Chocolate Fudge Cake with Strawberry Salsa and Candied Flowers. It’s been several years, closer to two decades, since I worked in a professional kitchen as a pastry chef. After all those years, I still miss it. Every time I eat at a great restaurant, I wish I was in the kitchen to watch them create the magic. It is magical, but it’s also a crazy amount of work and a super-charged and stressful environment.Read More
Crème Brûlée was the first French dessert I’d ever had in a restaurant. When I was in junior high school, I’d take the train into NYC from CT to visit my aunt. She was fashionable, impossibly sophisticated and took me to lavish meals at restaurants that were way over my head, at the age of 13. When I dipped into the creme brûlée I was instantly aware that this was an adult experience. I felt like I was playing grown up and was certainly aware that I was participating in something special.
The texture of crème brûlée like velvet, because it is made with egg yolks, which make it rich and creamy. Unlike it’s custard cousins, flan and creme caramel, the crème brûlée doesn’t get inverted, so it doesn’t need the strength of the egg whites to hold it’s shape. It is made in a shallow ramekin, so it can be partnered with just the right ratio of burnt sugar. The gossamer thin layer of caramel cracks like glass, but the contrast to the custard below is the perfect yin and yang of the pastry world. In truth creme brûlée is so simple to make, despite its reputation of the opposite. There are a couple of tricks to guarantee success and I show you them in my instagram video.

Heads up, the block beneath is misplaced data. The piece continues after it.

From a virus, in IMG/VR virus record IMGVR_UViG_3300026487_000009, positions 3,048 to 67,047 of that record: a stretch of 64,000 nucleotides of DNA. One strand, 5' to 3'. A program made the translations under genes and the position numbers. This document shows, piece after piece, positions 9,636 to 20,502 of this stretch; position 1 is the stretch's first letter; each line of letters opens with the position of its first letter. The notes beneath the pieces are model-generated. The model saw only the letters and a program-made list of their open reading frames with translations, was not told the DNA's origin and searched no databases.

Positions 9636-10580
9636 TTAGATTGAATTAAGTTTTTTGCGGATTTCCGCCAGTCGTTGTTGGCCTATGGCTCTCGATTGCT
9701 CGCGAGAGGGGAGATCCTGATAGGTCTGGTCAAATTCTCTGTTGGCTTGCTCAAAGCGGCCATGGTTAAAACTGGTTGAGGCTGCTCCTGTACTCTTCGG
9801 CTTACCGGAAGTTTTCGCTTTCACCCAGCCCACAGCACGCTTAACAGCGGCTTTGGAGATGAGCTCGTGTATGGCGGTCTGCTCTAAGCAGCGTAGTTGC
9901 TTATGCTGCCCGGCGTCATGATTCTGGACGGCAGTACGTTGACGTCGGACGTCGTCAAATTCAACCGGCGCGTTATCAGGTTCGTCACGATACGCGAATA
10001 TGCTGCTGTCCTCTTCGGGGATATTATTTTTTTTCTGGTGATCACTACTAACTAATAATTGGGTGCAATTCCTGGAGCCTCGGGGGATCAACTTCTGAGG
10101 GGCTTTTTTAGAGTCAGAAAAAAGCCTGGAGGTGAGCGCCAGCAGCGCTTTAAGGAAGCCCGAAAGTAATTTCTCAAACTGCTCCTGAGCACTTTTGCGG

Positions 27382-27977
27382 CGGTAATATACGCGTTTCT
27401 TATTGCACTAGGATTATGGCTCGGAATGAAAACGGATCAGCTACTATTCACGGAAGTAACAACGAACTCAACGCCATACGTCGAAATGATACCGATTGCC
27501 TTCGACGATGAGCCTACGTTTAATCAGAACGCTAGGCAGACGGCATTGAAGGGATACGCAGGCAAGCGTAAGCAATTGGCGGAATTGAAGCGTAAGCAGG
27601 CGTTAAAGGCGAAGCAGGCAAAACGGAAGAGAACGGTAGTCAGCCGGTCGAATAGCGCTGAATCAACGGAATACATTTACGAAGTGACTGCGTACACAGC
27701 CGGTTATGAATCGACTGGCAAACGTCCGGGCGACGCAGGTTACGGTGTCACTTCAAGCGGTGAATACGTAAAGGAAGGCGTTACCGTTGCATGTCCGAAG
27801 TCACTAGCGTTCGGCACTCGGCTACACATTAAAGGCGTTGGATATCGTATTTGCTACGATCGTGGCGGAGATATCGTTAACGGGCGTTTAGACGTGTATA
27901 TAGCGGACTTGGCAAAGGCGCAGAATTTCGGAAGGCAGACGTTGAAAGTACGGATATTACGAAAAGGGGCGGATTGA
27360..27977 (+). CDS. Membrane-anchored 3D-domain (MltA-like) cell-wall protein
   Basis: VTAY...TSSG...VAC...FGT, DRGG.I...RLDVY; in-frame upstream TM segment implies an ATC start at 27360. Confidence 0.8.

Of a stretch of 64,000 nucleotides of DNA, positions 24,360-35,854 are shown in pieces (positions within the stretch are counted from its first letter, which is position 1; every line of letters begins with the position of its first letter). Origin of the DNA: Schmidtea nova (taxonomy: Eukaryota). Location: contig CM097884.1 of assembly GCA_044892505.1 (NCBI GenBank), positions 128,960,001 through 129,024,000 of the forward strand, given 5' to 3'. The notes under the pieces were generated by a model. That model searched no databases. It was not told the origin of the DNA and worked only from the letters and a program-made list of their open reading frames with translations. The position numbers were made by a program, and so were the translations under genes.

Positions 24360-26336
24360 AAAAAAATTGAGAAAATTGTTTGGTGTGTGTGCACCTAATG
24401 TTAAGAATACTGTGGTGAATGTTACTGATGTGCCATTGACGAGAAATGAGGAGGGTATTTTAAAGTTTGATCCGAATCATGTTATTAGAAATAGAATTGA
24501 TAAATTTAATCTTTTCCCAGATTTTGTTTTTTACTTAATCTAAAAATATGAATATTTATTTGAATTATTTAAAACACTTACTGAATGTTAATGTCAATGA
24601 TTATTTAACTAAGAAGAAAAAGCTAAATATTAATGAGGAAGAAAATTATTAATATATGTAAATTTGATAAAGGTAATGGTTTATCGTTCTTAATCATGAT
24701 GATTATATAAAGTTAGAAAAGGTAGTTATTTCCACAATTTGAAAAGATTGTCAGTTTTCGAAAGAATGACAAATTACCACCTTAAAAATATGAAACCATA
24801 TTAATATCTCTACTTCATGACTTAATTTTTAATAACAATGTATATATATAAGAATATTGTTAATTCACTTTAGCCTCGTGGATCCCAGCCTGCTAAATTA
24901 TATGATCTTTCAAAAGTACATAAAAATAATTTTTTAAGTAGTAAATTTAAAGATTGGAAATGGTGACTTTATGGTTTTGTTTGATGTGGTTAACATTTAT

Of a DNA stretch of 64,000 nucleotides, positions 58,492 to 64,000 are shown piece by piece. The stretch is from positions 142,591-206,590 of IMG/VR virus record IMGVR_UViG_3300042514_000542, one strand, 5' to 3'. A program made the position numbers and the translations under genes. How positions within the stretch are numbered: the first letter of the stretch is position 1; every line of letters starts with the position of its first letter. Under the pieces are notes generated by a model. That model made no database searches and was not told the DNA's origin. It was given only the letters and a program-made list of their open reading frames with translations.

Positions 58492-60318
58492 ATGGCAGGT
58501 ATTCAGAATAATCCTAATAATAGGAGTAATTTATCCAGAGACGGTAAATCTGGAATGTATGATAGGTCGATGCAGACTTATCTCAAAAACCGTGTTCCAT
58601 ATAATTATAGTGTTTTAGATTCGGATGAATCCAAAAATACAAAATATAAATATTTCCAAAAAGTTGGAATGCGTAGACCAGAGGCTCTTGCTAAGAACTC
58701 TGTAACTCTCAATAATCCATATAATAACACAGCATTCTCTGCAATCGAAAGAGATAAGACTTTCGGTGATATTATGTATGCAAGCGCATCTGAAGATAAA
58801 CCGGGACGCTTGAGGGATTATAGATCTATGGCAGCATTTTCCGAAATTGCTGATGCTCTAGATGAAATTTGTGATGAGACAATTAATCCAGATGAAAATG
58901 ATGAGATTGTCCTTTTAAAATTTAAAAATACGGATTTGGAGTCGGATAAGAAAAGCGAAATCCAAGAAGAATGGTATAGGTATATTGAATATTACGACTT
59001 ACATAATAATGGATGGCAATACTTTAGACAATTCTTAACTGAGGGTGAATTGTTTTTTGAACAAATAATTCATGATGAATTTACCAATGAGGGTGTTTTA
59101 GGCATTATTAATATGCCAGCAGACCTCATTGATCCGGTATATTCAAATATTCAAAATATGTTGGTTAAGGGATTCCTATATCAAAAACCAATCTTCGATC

I bought a lavender plant for my kitchen and can think of no better place to use the perfumed plant, than in a custard. You want to use enough to scent the creme brûlée, but not so much that it tastes like the perfume counter at Bloomies (another stop on my trips into NYC). You can flavor your creme brûlée with lavender, tea, spices, coffee, or just about anything else you can steep in the cream. See my instagram video to see how I did this.
- 1 qt heavy whipping cream
- 1 vanilla bean, scraped or 2 teaspoons vanilla extract
- 1/2 cup sugar
- pinch salt
- 10 large egg yolks
- 1 tbsp dried lavender flowers or 12 fresh stems of flowers
- Berries and lavender for garnish
- Heat the cream, vanilla bean, 2 tablespoons of the sugar, salt, and lavender over medium heat, until it comes to a simmer. Remove from heat, cover and allow to steep for at least 30 minutes, but this can be done the day ahead (stored in the refrigerator) for a more intense flavor. Warm the cream again if you've chilled it.
- Preheat oven to 300°F.
- Mix the egg yolks and remaining sugar in a medium bowl. Liaison the warm cream mixture into the egg yolks. Strain the custard mixture into a measuring cup. Fill six 4-inch Crème Brûlée Dish. Bake the creme brûlées on a baking sheet filled with water, to create a water bath. Bake until the brûlées are just set, like set jello, about 30 to 45 minutes, depending on the temperature of the custard going into the oven. Allow to cool to room temperature and then refrigerate for at least 2 hours before serving, but can be made a day or two ahead.